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C-Homoscorpionate Oxidation Catalysts—Electrochemical and Catalytic Activity

Catalysts 2018, 8(2), 69; https://doi.org/10.3390/catal8020069

Article
New Trendy Magnetic C-Scorpionate Iron Catalyst and Its Performance towards Cyclohexane Oxidation
1
Centro de Química Estrutural, Instituto Superior Técnico, Universidade de Lisboa, Av. Rovisco Pais, 1049-001 Lisboa, Portugal
2
Departamento de Engenharia Química, Instituto Superior de Engenharia de Lisboa, Instituto Politécnico de Lisboa, R. Conselheiro Emídio Navarro, 1959-007 Lisboa, Portugal
3
Centro de Química-Física Molecular and Institute of Nanoscience and Nanotechnology, DEQ, Instituto Superior Técnico, Universidade de Lisboa, Av. Rovisco Pais, 1049-001 Lisboa, Portugal
*
Authors to whom correspondence should be addressed.
Received: 23 January 2018 / Accepted: 4 February 2018 / Published: 8 February 2018

Abstract

:
For the first time, a magnetic C-scorpionate catalyst was prepared from the iron(II) complex [FeCl23-HC(pz)3}] (pz = pyrazol-1-yl) and ferrite, using the sustainable mechanochemical synthetic procedure. Its catalytic activity for the cyclohexane oxidation with tert-butyl hydroperoxide (TBHP) was evaluated in different conditions, namely under microwave irradiation and under the effect of an external magnetic field. The use of such magnetic conditions significantly shifted the catalyst alcohol/ketone selectivity, thus revealing a promising, easy new protocol for tuning selectivity in important catalytic processes.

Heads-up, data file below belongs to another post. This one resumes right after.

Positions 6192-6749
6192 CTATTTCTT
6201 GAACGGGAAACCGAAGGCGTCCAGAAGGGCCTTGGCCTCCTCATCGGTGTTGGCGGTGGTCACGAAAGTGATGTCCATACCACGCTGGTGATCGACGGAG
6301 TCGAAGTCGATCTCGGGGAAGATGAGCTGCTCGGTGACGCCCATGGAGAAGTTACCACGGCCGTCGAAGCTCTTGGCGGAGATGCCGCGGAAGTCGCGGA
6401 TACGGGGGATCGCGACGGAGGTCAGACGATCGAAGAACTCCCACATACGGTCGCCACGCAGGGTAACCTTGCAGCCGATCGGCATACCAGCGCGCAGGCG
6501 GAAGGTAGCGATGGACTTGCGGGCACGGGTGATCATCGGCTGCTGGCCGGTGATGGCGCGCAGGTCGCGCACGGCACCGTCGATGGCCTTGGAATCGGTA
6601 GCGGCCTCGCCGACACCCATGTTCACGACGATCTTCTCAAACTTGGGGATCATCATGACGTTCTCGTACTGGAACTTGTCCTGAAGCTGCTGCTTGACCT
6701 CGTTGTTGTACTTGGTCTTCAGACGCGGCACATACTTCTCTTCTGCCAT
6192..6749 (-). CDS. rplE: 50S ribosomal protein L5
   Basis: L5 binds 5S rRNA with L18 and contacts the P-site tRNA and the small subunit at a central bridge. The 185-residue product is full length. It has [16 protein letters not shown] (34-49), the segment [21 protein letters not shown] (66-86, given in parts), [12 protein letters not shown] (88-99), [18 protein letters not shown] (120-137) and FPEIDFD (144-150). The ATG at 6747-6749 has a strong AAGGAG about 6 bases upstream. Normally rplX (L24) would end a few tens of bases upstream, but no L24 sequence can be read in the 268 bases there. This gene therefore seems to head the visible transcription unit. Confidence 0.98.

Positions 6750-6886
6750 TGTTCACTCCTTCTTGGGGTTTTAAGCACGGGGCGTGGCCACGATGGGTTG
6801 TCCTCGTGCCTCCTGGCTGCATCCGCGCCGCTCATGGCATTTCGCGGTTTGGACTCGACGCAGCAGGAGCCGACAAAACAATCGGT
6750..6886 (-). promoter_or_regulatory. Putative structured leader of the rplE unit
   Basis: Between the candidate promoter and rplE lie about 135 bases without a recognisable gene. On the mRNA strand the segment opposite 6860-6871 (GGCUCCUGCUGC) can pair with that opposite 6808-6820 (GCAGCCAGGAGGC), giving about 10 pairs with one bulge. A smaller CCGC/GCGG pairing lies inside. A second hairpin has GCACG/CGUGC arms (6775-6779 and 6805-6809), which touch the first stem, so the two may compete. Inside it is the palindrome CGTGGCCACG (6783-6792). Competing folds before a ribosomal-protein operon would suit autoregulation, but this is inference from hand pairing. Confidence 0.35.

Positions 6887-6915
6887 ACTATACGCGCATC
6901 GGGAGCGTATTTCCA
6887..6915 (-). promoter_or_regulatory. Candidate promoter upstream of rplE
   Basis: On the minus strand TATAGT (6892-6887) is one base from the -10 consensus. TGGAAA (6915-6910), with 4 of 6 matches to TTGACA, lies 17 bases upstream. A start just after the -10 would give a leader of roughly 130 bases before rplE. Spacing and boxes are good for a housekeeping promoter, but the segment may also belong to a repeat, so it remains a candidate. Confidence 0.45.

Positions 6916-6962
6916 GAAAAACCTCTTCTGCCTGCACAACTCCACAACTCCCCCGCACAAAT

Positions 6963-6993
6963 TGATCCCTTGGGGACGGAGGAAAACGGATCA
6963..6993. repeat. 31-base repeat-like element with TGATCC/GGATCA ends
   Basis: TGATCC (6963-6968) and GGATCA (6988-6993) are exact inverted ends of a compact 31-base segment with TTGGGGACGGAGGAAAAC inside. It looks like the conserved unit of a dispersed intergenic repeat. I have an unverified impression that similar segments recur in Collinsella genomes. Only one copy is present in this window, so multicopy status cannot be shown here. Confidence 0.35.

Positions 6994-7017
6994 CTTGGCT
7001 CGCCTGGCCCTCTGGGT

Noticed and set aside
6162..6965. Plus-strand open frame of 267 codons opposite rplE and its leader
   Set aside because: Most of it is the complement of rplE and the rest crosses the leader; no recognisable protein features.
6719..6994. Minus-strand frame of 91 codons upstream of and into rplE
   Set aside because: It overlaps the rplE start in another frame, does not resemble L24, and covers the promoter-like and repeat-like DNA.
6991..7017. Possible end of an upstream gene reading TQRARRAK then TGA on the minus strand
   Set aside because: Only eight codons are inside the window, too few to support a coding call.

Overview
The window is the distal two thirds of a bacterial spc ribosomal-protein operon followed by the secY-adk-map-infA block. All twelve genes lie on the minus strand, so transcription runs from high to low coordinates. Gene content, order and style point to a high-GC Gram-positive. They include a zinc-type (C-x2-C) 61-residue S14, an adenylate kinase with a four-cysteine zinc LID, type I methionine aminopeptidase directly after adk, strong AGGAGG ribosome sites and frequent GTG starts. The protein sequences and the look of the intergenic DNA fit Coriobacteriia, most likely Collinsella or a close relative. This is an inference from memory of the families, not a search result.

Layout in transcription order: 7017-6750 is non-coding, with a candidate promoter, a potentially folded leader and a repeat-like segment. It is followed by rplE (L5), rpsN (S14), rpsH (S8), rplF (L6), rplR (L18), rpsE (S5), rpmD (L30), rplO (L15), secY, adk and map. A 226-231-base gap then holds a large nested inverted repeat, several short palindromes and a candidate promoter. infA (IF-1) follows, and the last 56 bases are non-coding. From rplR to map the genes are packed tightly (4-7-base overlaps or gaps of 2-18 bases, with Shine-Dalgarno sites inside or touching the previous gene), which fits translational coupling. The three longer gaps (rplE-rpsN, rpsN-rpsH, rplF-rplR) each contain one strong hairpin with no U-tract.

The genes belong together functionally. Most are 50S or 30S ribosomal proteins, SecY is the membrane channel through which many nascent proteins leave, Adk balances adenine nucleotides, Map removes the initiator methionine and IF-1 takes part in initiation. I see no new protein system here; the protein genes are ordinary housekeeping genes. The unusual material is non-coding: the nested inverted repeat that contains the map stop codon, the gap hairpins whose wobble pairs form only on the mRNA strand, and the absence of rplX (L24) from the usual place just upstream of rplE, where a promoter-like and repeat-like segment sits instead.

Keywords:
magnetic; C-scorpionate; catalyst; oxidation; selectivity; mechanochemical; cyclohexane; iron

1. Introduction

The recovery and reuse of catalysts is still a challenge in the development of sustainable chemical processes. Loading the catalyst onto a magnetic material has recently emerged as a new synthetic procedure addressing this problem with significance in green chemistry [1,2,3,4,5,6].
The catalyst preparation is itself a very important issue to consider in the design of sustainable processes. In this regard, mechanochemistry, particularly dry ball milling synthesis, is appealing as it eliminates the need for solvents and drastically reduces the energy input [7,8,9].
Among the current relevant industrial oxidative processes, the well-established homogeneous cyclohexane oxidation, as part of the large scale (~4 million ton/year) Nylon 6 production, presents several drawbacks related to the catalyst selectivity (which is only able to generate 5–12% yields to assure a selectivity of ca. 80–85% [10]) and requires urgent improvement [10,11,12].